With introductory chapters from Christopher de Hamel and Patricia Lovett
The Macclesfield Alphabet Book is an exquisitely beautiful 15th-century manuscript, made in England. It contains 14 different types of decorative alphabets. These include an alphabet of decorative initials with faces; foliate alphabets; a zoomorphic alphabet of initials, and alphabets in Gothic script. In addition there are large coloured anthropomorphic initials modelled after 15th-century wood-cuts or engravings, as well as two sets of different types of borders, some of which are fully illuminated in colours and gold.
Initially it was thought to be a 'model book', used by artists for the transmission of ideas to assistants, or as a sample book to show potential customers. But, as Christopher de Hamel and Patricia Lovett show in their introductory essays, this assumption must be questioned: the Macclesfield Alphabet Book is an enigmatic album, possibly a friar's personal commonplace book.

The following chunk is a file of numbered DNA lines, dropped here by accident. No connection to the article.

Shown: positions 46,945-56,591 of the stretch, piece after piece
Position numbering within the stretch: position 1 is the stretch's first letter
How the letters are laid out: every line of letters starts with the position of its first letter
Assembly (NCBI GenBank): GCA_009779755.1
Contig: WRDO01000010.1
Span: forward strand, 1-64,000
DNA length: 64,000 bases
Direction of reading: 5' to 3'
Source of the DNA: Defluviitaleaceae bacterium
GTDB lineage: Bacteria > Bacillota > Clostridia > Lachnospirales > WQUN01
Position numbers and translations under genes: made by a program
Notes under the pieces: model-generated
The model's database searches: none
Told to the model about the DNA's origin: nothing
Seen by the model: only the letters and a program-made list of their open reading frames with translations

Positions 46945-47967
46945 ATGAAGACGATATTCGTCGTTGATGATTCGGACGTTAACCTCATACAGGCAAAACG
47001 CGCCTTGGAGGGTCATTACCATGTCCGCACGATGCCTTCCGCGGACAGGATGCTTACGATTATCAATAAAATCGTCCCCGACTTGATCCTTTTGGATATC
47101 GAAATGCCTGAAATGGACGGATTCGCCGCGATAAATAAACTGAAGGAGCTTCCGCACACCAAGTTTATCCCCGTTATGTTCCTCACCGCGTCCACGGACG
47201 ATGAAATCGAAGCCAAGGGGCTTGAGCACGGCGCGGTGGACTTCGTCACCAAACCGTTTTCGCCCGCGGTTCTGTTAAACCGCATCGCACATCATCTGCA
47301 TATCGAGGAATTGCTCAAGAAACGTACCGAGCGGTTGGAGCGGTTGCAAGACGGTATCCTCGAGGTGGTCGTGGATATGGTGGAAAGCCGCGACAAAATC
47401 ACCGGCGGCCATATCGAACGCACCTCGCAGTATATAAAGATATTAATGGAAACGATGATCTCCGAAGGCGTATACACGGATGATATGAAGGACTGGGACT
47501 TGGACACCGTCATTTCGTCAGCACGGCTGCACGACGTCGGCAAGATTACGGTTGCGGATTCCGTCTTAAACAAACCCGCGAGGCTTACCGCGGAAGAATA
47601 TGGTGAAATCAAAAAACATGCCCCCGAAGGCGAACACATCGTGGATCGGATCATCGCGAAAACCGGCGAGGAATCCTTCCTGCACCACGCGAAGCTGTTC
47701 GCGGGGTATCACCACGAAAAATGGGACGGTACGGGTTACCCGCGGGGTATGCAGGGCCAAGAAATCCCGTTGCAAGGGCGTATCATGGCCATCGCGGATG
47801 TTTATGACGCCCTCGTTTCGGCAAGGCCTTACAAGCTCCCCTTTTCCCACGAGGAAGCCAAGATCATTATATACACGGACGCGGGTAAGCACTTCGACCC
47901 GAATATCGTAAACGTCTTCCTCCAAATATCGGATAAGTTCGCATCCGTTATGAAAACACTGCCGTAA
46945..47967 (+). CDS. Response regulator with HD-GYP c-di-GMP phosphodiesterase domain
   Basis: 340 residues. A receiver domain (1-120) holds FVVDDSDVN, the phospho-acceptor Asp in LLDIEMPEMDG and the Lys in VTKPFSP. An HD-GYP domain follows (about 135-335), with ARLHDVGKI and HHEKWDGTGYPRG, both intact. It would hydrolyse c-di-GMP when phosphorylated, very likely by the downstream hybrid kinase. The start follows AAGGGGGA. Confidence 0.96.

The manuscript was acquired by the British Library in 2009. It had been in the library of the Earl of Macclesfield since about 1750, and until recently its existence was completely unknown.
This great little book starts with a 14 page introductory chapter from Christopher de Hamel where he describes the discovery and the background of the original manuscript and gives and gives an in depth account of facsimiles of the 46 folios that are reproduced in this book.
Patricia Lovett then discussed The Practitioner’s View and covered the types of tools, the skills, as well as the problems, and some probable solutions to these problems, that the scribes of the day needed to overcome.
This is a very enlightening volume and would be a useful resource for anyone studying manuscripts.
1st edition, 2010, hardback, 122pp, 18.5 x 26.6cm